Consistency of dark skeletal muscles in Thai native black-bone chickens ( Gallus gallus domesticus)

PeerJ. 2021 Jan 13;9:e10728. doi: 10.7717/peerj.10728. eCollection 2021.


Black-bone chickens (Gallus gallus domesticus) have become economically valuable, particularly in Southeast Asia as a consequence of popular traditional Chinese medical practices. Chickens with whole body organ darkness are considered to have higher value and are, therefore, more often requested. This research study aimed to investigate the darkness in 34 skeletal muscles of 10 Thai black-bone chickens (five males and five females). The evaluation of muscle darkness was done on two levels: (i) a color chart was employed at the macroanatomical level and (ii) by using melanin pigment to evaluate the structure at the microanatomy level. The results revealed that the accumulation of melanin pigment in the muscle tissue was observed in the endomysium, perimysium and epimysium. With respect to the results of the color chart test, iliotibialis lateralis pars preacetabularis, gastrocnemius, fibularis longus and puboischiofemoralis pars medialis showed the highest degree of darkness, while serratus profundus, pectoralis, iliotibialis cranialis, flexor cruris lateralis, and flexor cruris medialis appeared to be the least dark. In addition, we found that the highest and lowest amounts of melanin pigment was noted in the flexor carpi ulnaris and pectoralis (p < 0.05), respectively; however, there was no significant difference (p > 0.05) observed between the sexes. These results reveal that the 34 specified muscles of black-bone chickens showed uneven distribution of darkness due to the differing accumulations of melanin pigments of each muscle.This information may provide background knowledge for a better understanding of melanin accumulation and lead to breeding improvements in Thai black-bone chickens.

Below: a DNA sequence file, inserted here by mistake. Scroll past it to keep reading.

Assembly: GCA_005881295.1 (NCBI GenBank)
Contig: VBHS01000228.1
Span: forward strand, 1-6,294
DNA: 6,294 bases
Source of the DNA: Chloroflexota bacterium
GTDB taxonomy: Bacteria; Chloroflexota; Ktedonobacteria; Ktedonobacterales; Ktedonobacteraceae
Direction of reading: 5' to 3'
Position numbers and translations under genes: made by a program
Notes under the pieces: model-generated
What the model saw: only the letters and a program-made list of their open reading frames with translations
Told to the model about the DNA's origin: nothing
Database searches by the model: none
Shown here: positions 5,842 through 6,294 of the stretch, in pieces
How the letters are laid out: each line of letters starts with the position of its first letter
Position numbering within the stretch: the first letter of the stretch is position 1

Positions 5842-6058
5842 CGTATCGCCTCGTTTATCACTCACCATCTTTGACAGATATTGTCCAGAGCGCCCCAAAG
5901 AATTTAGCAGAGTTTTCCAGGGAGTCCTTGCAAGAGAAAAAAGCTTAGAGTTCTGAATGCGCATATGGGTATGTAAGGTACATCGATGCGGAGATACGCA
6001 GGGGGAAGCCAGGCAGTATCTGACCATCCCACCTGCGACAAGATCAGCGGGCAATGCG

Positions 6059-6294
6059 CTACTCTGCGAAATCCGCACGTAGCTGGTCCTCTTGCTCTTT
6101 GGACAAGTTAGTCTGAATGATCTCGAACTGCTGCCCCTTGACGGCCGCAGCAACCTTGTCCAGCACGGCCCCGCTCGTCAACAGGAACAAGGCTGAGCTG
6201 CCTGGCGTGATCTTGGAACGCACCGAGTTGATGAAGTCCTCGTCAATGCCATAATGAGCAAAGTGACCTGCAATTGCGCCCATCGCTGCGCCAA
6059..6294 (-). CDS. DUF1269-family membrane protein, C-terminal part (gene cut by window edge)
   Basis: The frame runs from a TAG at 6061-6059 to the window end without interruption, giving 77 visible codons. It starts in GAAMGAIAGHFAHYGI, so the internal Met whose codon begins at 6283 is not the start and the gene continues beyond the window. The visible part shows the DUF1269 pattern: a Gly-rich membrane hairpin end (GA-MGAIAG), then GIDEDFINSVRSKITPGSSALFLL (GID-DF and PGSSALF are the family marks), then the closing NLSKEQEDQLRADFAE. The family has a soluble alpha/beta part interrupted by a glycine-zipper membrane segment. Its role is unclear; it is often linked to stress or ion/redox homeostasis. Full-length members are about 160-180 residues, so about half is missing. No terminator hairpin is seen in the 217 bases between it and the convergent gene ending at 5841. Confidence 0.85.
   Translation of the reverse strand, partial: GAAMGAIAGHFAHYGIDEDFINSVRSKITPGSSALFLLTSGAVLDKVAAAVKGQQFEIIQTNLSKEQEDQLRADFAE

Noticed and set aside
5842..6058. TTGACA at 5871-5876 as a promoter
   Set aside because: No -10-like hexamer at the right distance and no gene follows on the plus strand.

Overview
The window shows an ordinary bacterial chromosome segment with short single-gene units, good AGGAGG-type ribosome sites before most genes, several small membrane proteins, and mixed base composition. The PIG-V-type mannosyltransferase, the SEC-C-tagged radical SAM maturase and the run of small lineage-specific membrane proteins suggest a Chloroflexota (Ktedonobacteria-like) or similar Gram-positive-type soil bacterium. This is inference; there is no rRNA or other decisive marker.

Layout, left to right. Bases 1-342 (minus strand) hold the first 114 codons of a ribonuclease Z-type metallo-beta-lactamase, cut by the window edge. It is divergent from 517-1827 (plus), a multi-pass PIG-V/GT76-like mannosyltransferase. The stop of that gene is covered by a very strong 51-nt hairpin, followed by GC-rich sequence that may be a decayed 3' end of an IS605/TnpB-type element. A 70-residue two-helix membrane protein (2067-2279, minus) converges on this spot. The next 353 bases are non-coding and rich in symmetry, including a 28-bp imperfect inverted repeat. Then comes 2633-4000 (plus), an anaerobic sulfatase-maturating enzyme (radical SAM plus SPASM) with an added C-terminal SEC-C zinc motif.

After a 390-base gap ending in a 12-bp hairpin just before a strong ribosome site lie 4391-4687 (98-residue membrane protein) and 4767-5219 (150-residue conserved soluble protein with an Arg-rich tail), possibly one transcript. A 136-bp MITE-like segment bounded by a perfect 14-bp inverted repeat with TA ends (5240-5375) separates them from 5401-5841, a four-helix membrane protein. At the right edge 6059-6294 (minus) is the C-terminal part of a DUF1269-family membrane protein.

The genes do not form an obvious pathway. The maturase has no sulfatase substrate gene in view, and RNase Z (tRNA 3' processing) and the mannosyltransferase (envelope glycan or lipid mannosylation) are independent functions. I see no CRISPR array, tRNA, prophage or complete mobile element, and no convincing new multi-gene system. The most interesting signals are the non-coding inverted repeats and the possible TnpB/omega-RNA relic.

Keywords: Avian; Black-bone; Chicken; Meat; Muscle.

Grants and funding

This work was supported by the Excellence Center in Veterinary Bioscience, Chiang Mai University and the Faculty of Veterinary Medicine, Chiang Mai University. The funders had no role in study design, data collection and analysis, decision to publish, or preparation of the manuscript.